Nuptse South Face, extraordinary new French route climbed by Degoulet, Guigonne, Millerioux
French alpinists Hélias Millerioux, Frédéric Degoulet and Niçois Benjamin Guigonnet have made an alpine style ascent of a new route up the South Face of Nuptse, Nepal Himalaya
Outstanding news comes from Nuptse, the stunning almost 8000m high peak just to the south of Everest, where young French mountaineers Frédéric Degoulet, Niçois Benjamin Guigonnet and Hélias Millerioux have completed a five-day, alpine style ascent of a new route up the mountain’s immense South Face. The trio, nicknamed "Le Gang des Moustache" reached the 7742m high summit of Nuptse Northwest, also referred to as Nuptse Nup II.
After acclimatising on Cholatse, at the start of October the climbers stashed gear below the base of the South Face and then set off on 13 of October, climbing to 5950m where they established Camp 1. They continued at midnight and climbed until 14:00 to establish Camp 2 at 6581m. Strong winds during the night stopped them from sleeping well, and so they set off late the next day, climbing to 6800m and their Camp 3, while Camp 4 was established at 7013m. Until this point they were following the line attempted previously - this was Helios Millerioux’s third attempt on the face - and at 9:00am they set off into the unknown, ascending another 450 meters not without difficulties to reach the summit ridge and establish Camp 5 at 7443m where they were poised for the summit bid. The final section was climbed slowly - circa 50 meters height gain / hour - but then they reached the summit, in exceptional weather, without any wind whatsoever and with an extraordinary view across onto Everest. Excited and with another three hours of daylight they descended to Camp 5, while during the descent to Camp 2 the next day a block of falling ice struck Millerioux’s right shoulder, fortunately not injuring him seriously. Yesterday they descended safely and returned to the base of the mountain.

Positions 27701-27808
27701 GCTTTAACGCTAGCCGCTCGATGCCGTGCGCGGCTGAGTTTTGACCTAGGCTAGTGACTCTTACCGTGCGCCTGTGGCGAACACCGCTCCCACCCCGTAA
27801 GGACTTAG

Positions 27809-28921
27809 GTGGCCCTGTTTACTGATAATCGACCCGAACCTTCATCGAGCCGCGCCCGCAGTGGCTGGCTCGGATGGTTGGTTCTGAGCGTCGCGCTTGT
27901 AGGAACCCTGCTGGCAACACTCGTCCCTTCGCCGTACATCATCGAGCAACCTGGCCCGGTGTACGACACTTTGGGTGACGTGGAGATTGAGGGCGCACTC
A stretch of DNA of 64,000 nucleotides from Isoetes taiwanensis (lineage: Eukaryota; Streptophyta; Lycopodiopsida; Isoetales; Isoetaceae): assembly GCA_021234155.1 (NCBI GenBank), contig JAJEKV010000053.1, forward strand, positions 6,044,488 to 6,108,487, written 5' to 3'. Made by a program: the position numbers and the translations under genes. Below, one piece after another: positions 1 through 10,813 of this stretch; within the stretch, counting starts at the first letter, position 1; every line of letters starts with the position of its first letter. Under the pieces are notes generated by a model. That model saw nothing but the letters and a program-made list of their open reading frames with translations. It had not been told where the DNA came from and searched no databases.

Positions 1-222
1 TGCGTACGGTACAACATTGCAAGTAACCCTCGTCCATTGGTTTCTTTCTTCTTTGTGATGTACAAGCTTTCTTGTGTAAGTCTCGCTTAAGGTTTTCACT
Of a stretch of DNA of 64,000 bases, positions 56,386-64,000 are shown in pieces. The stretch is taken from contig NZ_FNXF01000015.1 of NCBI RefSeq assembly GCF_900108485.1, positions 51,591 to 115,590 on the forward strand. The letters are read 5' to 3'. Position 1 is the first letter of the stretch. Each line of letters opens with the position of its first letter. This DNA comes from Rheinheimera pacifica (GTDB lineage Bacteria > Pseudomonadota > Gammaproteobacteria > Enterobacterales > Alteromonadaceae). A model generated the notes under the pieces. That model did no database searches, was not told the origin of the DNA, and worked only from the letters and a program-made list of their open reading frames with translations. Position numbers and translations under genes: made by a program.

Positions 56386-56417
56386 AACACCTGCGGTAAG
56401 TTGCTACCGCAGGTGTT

Nuptse was first climbed in 1961 by a British-Nepalese expedition led by Joe Walmsley that chose the circa 2500m high and almost 5km wide South Face as the ambitious line of least resistance to the 7,864m main summit. After establishing 8 camps, on 16 May Dennis Davis and Tashi Sherpa stood on the main summit, and they were followed the next day by Chris Bonington, Les Brown, Jim Swallow and Pemba Sherpa; the expedition is widely considered one of the first technical big walls to have been climbed in the Himalaya. No other route up the South Face climbs to the Main Summit. In 2003 the Russians Valeriy Babanov and Yuri Koshelenko succeeded with their ‘Moonlight Sonata’ in climbing the SE Pillar and reaching the virgin summit of Nuptse East (7804m), while in 2008 France’s Stephane Benoist and Patrice Glairon-Rappaz established a bold route in alpine style that joins the British route on the upper section of the face.
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Video of the 2016 French attempt